The ex-IRA boss who told Sinn Fein representatives what to say on the Mairia Cahill sex-abuse scandal has stepped down from his party position.
Bobby Storey is believed to have quit his position as Sinn Fein's northern chairman last month.
Sinn Fein confirmed to local media last week that Storey had been replaced by Martin 'Duckster' Lynch, Gerry Adams's former chauffeur and bodyguard and another ex-IRA member.
Lynch served 10 years' imprisonment in 1992 for having a Russian-manufactured rocket launcher, warheads, a US-manufactured Armalite rifle and Colt pistol and 121 rounds of ammunition.
In November 2014, Storey sent out the memo to all Sinn Fein elected representatives in the Republic on how to respond to Mairia Cahill's revelations about the cover-up over her and other victims' rape and abuse by IRA men.
The Storey memo appeared to sharply contradict Sinn Fein's repeated claim that it does not receive its orders from the 'overarching' IRA army council.
Not one Sinn Fein representative veered from the IRA boss Storey's directions on how they should respond to the rape and abuse issue.
In the memo, Storey directed all the party's reps, from town councillors to TDs and MEPs, saying: "Party activists should refrain from making any comment on social media sites or in any other way around the issue of the sexual abuse of Mairia Cahill."
He said "elements of the media" would "attempt to misuse or misinterpret any comment", describing Ms Cahill's campaign for justice as "political opposition to Sinn Fein".
Cahill described Storey's diktat to Sinn Fein representatives over the cover-up of her abuse as a child by a Belfast IRA man, who was subsequently moved out of the city by the organisation, as "obscene".
In one of his few public appearances, Storey briefly addressed a rally in support of Gerry Adams in May 2014 after Adams had been arrested for questioning about the murder and disappearance of widowed mother-of-10 Jean McConville in 1972. She was subsequently shot dead and buried in an unmarked grave at a secret location.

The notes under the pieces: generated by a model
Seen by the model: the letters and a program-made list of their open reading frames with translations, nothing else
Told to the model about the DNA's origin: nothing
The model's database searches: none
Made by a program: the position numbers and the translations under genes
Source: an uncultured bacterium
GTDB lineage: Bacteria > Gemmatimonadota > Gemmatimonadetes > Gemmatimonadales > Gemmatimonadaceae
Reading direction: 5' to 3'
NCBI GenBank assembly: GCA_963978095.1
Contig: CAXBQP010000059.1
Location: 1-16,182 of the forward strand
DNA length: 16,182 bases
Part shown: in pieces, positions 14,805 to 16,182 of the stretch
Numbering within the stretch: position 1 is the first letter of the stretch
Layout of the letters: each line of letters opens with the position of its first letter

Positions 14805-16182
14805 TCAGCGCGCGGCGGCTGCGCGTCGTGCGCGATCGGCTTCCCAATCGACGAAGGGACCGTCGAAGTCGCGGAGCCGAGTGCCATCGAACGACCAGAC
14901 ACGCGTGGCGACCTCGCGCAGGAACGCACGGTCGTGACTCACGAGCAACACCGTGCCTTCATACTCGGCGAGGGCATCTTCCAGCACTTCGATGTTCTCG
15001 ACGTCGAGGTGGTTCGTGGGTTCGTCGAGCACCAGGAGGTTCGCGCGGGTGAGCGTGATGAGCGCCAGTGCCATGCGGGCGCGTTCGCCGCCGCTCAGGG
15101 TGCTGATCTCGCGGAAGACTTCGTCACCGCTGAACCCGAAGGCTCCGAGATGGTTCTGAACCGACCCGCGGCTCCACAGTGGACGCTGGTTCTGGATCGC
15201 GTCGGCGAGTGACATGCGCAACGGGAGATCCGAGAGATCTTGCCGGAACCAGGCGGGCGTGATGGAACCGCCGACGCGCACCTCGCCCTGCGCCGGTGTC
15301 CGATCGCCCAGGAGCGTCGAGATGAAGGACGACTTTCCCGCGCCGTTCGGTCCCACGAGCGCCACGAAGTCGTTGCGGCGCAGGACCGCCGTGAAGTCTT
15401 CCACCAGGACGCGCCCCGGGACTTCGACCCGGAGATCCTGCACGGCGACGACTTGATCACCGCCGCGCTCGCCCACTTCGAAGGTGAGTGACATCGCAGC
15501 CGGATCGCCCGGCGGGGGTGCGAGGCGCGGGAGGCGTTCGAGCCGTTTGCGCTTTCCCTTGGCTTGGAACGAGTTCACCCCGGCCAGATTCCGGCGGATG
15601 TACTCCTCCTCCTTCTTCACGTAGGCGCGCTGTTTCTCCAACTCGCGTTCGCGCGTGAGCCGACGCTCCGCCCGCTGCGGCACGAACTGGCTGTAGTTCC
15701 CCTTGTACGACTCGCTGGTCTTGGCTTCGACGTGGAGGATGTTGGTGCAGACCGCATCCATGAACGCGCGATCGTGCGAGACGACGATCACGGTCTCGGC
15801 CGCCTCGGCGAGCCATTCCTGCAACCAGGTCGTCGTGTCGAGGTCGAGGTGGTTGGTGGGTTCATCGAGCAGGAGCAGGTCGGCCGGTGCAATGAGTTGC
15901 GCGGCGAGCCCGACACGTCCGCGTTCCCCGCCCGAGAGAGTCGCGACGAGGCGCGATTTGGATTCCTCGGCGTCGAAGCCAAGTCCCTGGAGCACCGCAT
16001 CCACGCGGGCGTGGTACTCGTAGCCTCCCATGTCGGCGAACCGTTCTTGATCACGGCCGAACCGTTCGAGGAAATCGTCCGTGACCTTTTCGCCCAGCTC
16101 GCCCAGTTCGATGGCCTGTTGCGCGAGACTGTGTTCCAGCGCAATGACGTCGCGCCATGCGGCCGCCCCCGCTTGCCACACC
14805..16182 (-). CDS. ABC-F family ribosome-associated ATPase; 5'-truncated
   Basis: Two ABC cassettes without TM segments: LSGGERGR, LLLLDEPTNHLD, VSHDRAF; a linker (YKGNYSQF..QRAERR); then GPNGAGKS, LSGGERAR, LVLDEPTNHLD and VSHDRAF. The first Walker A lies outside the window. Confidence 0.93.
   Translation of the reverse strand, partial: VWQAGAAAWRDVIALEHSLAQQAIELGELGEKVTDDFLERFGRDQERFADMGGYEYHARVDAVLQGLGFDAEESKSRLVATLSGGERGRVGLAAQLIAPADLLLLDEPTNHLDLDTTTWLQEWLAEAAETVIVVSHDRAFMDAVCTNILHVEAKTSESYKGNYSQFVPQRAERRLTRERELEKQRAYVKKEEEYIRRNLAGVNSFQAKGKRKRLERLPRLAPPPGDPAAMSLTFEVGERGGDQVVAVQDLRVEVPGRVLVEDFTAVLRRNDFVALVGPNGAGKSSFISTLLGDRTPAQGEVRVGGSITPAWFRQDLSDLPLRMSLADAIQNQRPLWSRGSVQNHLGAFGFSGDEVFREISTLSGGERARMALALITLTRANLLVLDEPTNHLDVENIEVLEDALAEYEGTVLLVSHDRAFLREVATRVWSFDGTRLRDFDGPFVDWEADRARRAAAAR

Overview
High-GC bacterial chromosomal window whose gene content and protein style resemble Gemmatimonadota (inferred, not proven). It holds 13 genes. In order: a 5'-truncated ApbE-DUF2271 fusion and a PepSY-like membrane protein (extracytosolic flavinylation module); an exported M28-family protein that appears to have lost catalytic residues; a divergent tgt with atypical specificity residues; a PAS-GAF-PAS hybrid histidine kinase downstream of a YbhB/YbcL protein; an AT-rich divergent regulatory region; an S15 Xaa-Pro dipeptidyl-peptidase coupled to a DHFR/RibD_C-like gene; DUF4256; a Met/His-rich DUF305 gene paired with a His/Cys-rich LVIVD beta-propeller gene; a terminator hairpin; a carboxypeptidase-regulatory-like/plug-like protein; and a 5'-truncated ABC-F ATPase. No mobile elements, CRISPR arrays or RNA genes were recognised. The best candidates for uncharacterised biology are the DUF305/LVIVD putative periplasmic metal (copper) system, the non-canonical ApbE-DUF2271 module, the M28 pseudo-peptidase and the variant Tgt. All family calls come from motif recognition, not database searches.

Storey said: "We have a message for the British government, for the Irish Government, for the cabal that is out there: we ain't gone away, you know", echoing Adams's words at another Belfast rally after the 1996 ceasefire had been announced.
But last September, after the IRA murdered Kevin McGuigan (53) in the fall-out over money in the organisation, Storey went public again in a press conference with Gerry Adams, retracting his earlier sentiments and saying the IRA was no longer in existence and "has flew away like a butterfly".
Storey was subsequently arrested and questioned about the McGuigan murder but released without charge.
He grew up in north Belfast and served a total of 25 years' imprisonment for IRA offences.
He was named in court in October 1998 as the IRA's director of intelligence during the trial of IRA spy Rose Marie McLaughlin, who worked as a primary school teacher in Bangor, Co Down and elicited information from children in her care whose parents were police officers.
Storey was arrested following the discovery of McLaughlin's spying operation but was not charged with any offence.
His successor, 'Duckster' Lynch is in his mid-50s and lives in a fortified house near the MI motorway in west Belfast. He is well known in Sinn Fein circles in Belfast but largely unheard of among the southern party membership.
He has appeared in public debates and other events in west Belfast but not played any significant role in the party beyond that.
Sinn Fein confirmed Lynch's selection to the position of northern chairman in a statement to the Belfast office of the Sunday World, adding that Storey had "taken up another officer role".
The party has had control of west Belfast since Gerry Adams was first elected as MP in the mid-1980s.
The constituency continues to top the league in the UK for the worst unemployment record and social conditions.